Florence Bell presents for your enjoyment a new adaptation of Chekhov’s naturalistic classic The Seagull.
Instead of adapting the play in a traditional sense, director and writer Florence Bell has created a new piece of drama. Taking the final act and repeating it through the perspectives of four different characters it uncovers the history of the play, revealing new details and placing a fresh emphasis on the female characters and highlighting the play’s themes. To quote the actors, ‘unrequited love is a big mood’ within the piece!
The Seagull is a clever adaptation of the original play and a really nice piece of drama. Whether you know Chekhov or not, the play is, at its core, a piece about a set of characters who go through a lot together. The piece connects ideas of art and writing whilst also focusing on questions of morality, especially in regard to how we treat others. Written in the 19th century the play has been brought up to date by Bell, who introduces modern elements such as phones and the internet. This modernisation is also emphasised in the increased focus on female roles, as seen in the character of Petra previously male in the original.
Combining commentaries on social relationships, the arts and writing as well as love, this new version of The Seagull is one you won’t want to miss!
To provide an inside look at the play without giving too much away, here’s a description of The Seagull’s characters and their relationships, in the words of the actors themselves.
Rosiella Sutherland: Nina is a complicated character but seems to be one of the most solid foundations of the play. Initially, she seems like a dream-like figure filtering in and out of people’s fractured memories. Her personality is formed by other characters perception until her own act when she reclaims the stage, with a touching yet surprisingly strong-willed monologue.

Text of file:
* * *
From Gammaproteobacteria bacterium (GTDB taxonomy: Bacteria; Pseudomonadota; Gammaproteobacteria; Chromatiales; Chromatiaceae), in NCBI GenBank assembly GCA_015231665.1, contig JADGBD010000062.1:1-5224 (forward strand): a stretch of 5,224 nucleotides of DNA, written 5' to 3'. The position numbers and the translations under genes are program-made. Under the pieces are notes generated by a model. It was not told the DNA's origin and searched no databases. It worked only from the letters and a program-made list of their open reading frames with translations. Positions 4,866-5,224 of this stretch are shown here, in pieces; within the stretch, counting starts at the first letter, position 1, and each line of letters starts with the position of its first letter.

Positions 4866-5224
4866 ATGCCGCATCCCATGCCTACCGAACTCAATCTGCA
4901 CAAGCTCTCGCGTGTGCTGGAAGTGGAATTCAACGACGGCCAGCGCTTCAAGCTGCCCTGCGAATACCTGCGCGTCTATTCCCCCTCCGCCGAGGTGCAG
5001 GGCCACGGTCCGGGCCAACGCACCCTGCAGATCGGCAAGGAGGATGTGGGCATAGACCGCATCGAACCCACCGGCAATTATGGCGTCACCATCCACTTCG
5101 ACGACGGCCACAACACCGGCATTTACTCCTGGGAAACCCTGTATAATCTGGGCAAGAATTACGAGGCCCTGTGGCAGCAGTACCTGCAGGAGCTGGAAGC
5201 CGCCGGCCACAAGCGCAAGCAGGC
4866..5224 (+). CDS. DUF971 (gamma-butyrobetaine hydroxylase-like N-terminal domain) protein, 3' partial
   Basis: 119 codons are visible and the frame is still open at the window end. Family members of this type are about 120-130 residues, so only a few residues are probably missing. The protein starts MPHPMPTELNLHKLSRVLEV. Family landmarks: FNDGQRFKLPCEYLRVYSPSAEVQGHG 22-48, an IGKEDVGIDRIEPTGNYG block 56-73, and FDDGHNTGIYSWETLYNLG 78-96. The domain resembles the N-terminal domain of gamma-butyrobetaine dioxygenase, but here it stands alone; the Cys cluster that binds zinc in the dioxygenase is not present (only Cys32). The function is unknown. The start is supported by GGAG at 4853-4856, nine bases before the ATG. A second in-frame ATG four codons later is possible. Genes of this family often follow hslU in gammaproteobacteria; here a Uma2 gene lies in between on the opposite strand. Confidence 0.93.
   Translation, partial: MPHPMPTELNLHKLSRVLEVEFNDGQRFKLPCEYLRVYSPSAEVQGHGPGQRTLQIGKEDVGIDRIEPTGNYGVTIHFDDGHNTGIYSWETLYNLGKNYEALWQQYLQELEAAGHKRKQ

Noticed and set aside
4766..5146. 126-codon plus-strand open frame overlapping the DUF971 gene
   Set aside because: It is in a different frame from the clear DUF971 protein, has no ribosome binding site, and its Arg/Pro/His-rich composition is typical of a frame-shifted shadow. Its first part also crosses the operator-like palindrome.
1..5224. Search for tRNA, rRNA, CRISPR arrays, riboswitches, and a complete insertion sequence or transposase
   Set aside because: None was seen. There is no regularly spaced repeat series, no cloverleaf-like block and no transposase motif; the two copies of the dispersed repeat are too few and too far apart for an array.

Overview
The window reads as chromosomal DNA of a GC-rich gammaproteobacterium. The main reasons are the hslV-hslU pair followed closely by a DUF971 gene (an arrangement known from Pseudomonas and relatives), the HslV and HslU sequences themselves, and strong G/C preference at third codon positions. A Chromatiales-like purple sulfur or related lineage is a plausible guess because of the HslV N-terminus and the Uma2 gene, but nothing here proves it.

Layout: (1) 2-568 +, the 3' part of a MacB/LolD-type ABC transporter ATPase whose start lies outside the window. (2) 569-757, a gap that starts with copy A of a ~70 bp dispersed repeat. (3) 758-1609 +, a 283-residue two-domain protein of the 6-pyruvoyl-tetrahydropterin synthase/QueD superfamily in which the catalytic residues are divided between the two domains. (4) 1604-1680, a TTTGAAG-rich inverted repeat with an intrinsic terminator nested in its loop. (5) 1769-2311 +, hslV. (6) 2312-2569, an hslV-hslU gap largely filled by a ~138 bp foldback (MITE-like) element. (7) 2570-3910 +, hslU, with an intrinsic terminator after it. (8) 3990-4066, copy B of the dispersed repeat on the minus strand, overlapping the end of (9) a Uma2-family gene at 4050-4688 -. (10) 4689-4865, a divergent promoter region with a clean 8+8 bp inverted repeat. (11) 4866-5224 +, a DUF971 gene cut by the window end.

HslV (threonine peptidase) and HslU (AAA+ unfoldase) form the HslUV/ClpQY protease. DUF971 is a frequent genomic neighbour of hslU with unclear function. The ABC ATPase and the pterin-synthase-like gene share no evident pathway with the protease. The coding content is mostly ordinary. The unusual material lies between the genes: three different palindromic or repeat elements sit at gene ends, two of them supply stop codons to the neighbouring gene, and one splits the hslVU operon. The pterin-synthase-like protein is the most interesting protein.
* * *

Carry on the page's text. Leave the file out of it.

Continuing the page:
Olly O’regan: I play Stanley, a young writer tormented by his history. He takes the pain of his past and unrequited love for Nina and concentrates it into his obsession and perfectionism for writing.
Ciara Amas: Irine is Stanley’s mother and a middle-aged actress. Her career was successful, but now she returns to her childhood home to visit her sister.
Flo Starr: The sickly Petra, Irine’s sister, is the cause of Irine’s coming back. She owns the family home and Stanley lives with her. On the whole, she’s a friendly character.
Ellen Dennis: I play Martha who is married to Simon but in love with Stanley, another victim of the play’s unrequited love. She looks after Petra and is a cheeky yet sad character.
Danial Ahmer: Simon, a simple family man and Martha’s husband aids in taking care of Petra. He’s a straightforward character who simply wants to settle down and look after his young son.
Hugo Minta: the Doctor looks after Petra and although he isn’t part of the family, he is very close to them, as well as being Martha’s father. He becomes intertwined with the events of the play, and acts as an outside observer to the action which adds a very interesting dynamic.
Callum Walker: Boris is an older writer, with decades of experience in the industry. He clashes a lot with Stanley due to their conflicting views on art and Boris’ prior relationships. He’s a fun role to play, as he’s been thrown into the house and only knows a handful of people.
‘The Seagull: an adaptation of Chekhov’s play’ will be performed at Nottingham New Theatre from Wednesday 27th at 7.30pm, Thursday 28th at 7.30 pm, Friday 29th at 7.30pm, Saturday 30th at 2.30pm and 7.30pm. Tickets available here.
For more behind the scenes of The Seagull, click here.
Featured image courtesy of Daniel McVey.
Article images courtesy of Francesca Hadland.